On making my first browser-online-multiplayer-game

5 min readApr 12, 2018


TL;DR It’s Texas Hold’em Poker. Build with Node.js, Next.js and Redis. You can check it out here nightlypoker.co.


Last year some friends and I wanted to play some poker online. After a bit of research, we didn’t find anything that we liked. We either had to download something, register, couldn’t play together or had to go through a pretty unintuitive and ugly design. So I decided to build it myself.

I started somewhen in July 2017 and with this post, I want to give some insights on my journey. It’s my largest side project so far and I’m very excited to share it with you.

Understanding the Rules

Before anything else, I had to understand the rules of poker, even though I play now and then there was still a lot I didn’t know about so I gathered all the information I could get and came back to it later when I implemented the specific rules. In this phase, I also planned how the game loop is supposed to work and what player events can occur. Of course, I couldn’t think of everything and I had to extend/rethink it during execution.


Here I was sort of biased on what technologies I want to use. For the frontend I went with Next.js since I like React and already had experience with it. For the backend, I chose Node.js and socket.io. As database I came to love Redis since its in memory saving is fast and has a build in pub-sub system which came in handy.

The database is hosted on DigitalOcean and uses Stunnel to connect to the backends(s) over TLS, which are hosted on now.

This is the final result. Before I came to that I had some other approaches with a lot more features in mind. For example, users should be able to register by only using their email (similar to Medium or ZEIT) and keep track of games they played. Firebase seemed to be suited for handling users and bringing all the live updates from the games to the players.

But as I went on I had to drop some features to save time, money and making the game itself more secure. The login process was already finished and worked but realizing that most users will just be anonymous players and later that the Firebase database wasn’t so fitting as well, getting rid of it was the best option.

But why wasn’t Firebase fitting? Well, I had to remove Firebase from the client and only allow the backend to access it (so every player would just see their cards and stuff like this). I don’t think Firebase should be used like this. So I switched to Redis and implemented the live updates myself. And since I use DigitalOcean I can decide where my database will be hosted and got rid of some latency issues as well.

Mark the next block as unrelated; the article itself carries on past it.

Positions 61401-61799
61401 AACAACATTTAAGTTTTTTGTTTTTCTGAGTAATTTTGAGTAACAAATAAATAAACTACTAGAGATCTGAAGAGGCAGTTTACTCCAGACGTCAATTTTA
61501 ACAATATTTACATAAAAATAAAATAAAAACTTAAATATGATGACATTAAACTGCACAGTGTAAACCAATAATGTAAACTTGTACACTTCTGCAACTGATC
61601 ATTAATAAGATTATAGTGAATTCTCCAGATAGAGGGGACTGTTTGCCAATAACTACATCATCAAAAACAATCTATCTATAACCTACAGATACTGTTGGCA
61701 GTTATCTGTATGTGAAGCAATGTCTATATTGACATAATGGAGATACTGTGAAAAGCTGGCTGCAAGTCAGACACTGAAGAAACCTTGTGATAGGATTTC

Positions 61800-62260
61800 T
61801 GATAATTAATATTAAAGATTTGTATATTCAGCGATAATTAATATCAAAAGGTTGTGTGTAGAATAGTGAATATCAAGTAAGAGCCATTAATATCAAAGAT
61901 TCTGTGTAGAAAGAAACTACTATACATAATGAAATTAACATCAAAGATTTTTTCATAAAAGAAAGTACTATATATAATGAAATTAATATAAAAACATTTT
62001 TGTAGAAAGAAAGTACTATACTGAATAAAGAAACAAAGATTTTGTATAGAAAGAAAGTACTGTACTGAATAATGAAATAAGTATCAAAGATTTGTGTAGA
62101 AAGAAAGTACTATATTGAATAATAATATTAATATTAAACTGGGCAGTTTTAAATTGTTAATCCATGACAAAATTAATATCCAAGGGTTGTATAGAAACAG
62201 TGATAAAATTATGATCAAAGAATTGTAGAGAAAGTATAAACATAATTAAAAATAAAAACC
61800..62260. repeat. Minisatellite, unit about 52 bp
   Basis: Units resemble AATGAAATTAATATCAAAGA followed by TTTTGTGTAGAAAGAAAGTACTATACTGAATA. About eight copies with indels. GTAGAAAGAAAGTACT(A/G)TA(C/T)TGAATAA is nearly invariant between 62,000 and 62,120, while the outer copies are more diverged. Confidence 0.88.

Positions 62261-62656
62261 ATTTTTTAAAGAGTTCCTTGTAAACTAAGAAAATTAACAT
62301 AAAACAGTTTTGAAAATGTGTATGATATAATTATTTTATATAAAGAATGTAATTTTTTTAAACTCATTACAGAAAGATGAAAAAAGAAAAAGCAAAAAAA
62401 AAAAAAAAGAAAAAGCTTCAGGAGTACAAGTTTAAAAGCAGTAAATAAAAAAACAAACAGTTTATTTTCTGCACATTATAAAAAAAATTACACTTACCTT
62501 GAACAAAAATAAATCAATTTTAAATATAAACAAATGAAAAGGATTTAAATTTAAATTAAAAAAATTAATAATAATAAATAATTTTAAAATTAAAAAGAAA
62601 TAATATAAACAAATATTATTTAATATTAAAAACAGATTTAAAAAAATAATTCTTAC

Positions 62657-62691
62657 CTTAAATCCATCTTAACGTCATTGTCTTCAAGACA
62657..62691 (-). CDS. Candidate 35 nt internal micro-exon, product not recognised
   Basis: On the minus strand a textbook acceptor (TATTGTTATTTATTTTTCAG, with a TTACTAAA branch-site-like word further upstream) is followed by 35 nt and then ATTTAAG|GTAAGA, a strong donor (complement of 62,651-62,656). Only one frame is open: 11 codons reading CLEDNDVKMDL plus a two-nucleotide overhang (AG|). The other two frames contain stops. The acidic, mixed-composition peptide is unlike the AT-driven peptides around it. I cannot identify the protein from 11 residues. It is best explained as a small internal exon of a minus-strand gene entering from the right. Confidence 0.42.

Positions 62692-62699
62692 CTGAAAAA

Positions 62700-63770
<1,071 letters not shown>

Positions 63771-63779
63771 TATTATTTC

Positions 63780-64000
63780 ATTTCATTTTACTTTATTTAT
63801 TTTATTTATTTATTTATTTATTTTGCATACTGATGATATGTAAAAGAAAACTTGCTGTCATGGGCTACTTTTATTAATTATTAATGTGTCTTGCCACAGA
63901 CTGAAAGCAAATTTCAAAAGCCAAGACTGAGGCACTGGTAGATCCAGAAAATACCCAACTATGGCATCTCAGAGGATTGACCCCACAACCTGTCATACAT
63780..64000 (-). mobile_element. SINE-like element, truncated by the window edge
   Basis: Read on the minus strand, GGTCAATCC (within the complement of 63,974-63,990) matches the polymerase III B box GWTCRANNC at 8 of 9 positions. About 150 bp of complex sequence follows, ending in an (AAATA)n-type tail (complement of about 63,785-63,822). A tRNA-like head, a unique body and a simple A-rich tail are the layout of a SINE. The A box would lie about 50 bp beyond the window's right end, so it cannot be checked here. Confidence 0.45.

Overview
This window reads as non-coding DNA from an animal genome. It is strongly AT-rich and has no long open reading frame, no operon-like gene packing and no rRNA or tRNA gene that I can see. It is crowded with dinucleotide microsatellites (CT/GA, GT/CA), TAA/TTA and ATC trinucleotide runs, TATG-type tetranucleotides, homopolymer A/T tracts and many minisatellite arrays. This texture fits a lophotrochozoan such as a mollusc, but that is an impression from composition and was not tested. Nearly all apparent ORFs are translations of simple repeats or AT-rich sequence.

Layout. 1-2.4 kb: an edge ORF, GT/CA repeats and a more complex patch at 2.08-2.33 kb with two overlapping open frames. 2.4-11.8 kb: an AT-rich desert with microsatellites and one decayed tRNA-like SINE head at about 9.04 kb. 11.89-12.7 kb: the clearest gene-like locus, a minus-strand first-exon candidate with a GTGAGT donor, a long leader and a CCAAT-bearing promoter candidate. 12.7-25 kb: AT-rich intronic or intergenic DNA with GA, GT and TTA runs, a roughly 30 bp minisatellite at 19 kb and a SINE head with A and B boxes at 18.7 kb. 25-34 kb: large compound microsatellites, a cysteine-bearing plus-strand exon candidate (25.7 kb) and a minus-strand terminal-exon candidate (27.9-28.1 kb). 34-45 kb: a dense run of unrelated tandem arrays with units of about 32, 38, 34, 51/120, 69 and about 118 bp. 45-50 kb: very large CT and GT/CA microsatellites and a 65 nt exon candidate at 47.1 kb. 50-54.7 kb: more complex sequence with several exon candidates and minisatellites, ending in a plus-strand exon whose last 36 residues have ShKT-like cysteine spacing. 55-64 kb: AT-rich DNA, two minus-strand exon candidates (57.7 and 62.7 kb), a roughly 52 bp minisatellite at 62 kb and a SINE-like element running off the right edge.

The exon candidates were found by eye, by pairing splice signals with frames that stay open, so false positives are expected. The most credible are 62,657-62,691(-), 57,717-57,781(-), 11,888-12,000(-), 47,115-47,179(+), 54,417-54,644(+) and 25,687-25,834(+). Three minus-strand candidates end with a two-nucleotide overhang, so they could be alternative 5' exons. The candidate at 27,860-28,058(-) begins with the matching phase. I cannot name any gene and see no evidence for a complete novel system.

This one went hand in hand with the technologies I used. The frontend is just what the users see and how the data from the backend will be displayed. The backend instance(s) are responsible for all player actions and do the processing. They get the data from Redis and use Redis to communicate between all instances.

Of course, this is as well the final result. With using Redis instead of Firebase some things changed along the way.


I set up a VM with Ubuntu to simulate the Redis server. The frontend and the backend ran on the same machine on different ports. This worked quite well and didn’t change so far.

Front- and Backend are just node packages so they are pretty easy to maintain. New changes and updates can be deployed via now and are pretty straight forward.

Redis and Stunnel on the other hand, are a bit harder. I created service files for each to start them with the system and restart them if they should fail. In order to maintain this, I wrote some simple bash scripts that update the service and config files as well as the certificates and private keys. Whenever they get changed the services will get restarted.

The first, thing I started with was the backend. For that, I created a new node package with npm init and added socket.io to its dependencies. I then added modules to handle Redis, users, user actions, the game loop and so on. At first I used an object-oriented approach, but I came to the conclusion that my code was shit and made everything again in a functional approach. I'm way happier with my code now and it is much easier to maintain. To test everything I wrote a small HTML file and simulated games in the browser console until it was good enough to implement in an actual frontend. One thing that should be noted is that I used to hardcode some variables that should have been in environment variables instead (things like certificates for Stunnel, Redis host and password etc.), switching to now-env made the code a bit simpler and even more secure.

Speaking of which, before I started coding I drew some sketches and made a prototype in Adobe XD. A lot of things changed during the realization but the result was convincing enough. Creating a web app with Next.js is pretty straightforward. The game state is stored in the root component and passed on to the children that need it. Display grid helped a lot in keeping the component hierarchy rather low, therefore no need for Redux or the Context API, yet.

Artboards in Adobe XD


Before I published my project I played some test rounds with friends to see if everything worked out. There were some bugs that needed to get fixed but the rest seemed pretty solid. More testing and feedback would be nice but I guess I’ll leave that up to you now :). nightlypoker.co


I’m glad that I started this project and brought it to an end. The number of things I learned during the making will be a great benefit for future projects which I can’t wait to start.